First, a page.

‘The Italian’ Painting done in 1860 and is undoubtedly one of the remarkable pieces of art done by the talented Edouard Manet in an attempt to express diverse ideas and styles. His ideas of paintings cycled around literary art, architecture, theology, science and so much more. He is famous for challenging social morals, academicians, painting present-day artworks at the same time provoking the eye and thought.
The Italian painting depicts a woman with hands wrapped around her chest seemingly relaxed and thoughtful. The facial expression doesn’t portray any sadness or pain but a warm, settled and beautiful facial appearance with a light touch of the smile, even though the smile clearly doesn’t emerge as such.
Additionally, the woman wears the white head scarf and circular outwardly hand-made earrings, while in a dress that is top-white and the bottom embracing a mixture of colors from light-red, black among others.
It doesn’t come out clearly what Edouard Manet had in mind while working on this piece of art, but the impression of the woman carries one thing for sure; at first glance, there is a reflection of a sense of a peaceful mood and some little-collected composure in the woman, pondering something she seems to be staring at or thinking about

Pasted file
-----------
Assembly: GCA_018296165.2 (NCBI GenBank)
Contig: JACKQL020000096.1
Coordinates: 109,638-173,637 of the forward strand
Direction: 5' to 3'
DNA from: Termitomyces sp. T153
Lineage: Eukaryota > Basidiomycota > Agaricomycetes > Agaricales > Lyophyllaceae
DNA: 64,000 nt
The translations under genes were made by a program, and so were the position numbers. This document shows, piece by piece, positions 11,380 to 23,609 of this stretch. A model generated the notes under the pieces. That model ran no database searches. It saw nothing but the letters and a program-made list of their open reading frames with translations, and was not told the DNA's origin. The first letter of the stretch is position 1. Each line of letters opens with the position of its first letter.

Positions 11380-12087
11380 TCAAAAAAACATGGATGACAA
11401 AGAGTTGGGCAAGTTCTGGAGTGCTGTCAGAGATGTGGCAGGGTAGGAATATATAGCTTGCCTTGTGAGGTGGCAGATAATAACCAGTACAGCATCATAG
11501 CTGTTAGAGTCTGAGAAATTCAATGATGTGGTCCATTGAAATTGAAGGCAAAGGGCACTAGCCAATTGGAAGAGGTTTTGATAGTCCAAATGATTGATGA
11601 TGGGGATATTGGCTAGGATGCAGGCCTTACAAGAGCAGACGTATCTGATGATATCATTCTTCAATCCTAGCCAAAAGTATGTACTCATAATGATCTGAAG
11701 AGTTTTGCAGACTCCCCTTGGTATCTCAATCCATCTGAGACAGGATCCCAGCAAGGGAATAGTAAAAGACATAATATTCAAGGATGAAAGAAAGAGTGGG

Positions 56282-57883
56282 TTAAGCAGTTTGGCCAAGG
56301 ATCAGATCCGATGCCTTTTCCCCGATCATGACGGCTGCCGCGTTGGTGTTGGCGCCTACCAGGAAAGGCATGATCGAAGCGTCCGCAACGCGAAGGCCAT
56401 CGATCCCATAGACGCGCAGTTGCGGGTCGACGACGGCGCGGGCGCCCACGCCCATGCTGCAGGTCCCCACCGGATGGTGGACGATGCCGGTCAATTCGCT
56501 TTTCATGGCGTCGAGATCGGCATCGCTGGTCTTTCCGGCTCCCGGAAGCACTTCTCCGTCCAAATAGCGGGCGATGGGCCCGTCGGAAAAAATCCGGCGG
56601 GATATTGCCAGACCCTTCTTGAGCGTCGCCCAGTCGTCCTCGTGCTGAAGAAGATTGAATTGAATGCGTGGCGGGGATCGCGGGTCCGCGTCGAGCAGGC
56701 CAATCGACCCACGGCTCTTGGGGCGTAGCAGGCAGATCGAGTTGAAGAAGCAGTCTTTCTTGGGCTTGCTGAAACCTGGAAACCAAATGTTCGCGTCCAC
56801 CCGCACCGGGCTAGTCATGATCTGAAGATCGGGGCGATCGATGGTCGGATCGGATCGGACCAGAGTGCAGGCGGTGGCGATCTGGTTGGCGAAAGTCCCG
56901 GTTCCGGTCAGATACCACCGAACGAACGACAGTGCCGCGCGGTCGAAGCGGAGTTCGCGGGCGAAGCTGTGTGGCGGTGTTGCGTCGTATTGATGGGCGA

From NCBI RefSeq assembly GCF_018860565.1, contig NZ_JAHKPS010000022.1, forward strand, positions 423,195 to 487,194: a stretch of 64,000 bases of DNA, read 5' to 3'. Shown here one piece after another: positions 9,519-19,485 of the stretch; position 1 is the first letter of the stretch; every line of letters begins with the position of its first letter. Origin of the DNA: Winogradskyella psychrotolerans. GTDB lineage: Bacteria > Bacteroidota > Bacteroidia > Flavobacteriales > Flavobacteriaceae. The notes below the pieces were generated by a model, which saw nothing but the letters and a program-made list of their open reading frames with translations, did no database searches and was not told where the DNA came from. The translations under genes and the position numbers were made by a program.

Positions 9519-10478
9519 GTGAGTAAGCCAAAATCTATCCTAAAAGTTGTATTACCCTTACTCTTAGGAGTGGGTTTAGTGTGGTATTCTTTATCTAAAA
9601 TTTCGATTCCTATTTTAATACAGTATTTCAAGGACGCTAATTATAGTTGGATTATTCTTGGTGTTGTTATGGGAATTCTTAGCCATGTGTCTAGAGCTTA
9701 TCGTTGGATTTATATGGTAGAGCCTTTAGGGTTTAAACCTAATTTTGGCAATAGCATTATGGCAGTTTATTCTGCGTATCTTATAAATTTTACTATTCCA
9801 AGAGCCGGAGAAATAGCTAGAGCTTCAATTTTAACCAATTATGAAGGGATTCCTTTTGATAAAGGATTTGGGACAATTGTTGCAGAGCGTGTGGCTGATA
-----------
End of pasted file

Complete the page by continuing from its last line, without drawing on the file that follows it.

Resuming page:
This relates to the history of Manet’s drawings, in which the subject mostly didn’t look directly at the viewer, but if you came across one such piece, mostly it was in a more provocative way at a glance.
Arguably, perhaps the rest is left for the audience to construe but nothing can pass the first eye with a mere glance; the painting carries a tranquil mood.
Manet used layers of oil paint applications on the existing almost dry layers instead of opting for the old-style way of doing this painting. He built a layer of glaze on dried layers on the paint.
In the ‘Italian’ painting he used brushstrokes that were loose, quick and a little bit broader, the reason the painting more visible to the eye instead of embracing a fine blend not clear to view.
He preferred little heavier applications of oil paint on the woman in this ‘Italian’ painting with darker layers at the background. This is to help the viewer have a clearer glance at the parts of the painting.
Most of Manet’s portraits displayed people since he emerged as one of the realist artists at the time. Some of his artwork had no symmetry in nature and a glance wasn’t enough to get it all.
Some of his related works were ‘Lola de Valence’ 1862, A woman pouring water 1858, ‘Jeanne Duval, Baudelaire's Mistress, Reclining (Lady with a Fan)’ – 1862 and ‘A Bar at the Folies-Bergère’ (1882).
Related work from other artists
Similar works from included The Water seller of Seville done by the Spanish Velázquez and ‘alla prima’ by the famous American expatriate painter John Singer Sargent among other ideologically aligned artists like Pierre-A. Renoir (1841-1919). His influence and inspiration are interconnected to a timeless line including to so many other artists in Japan.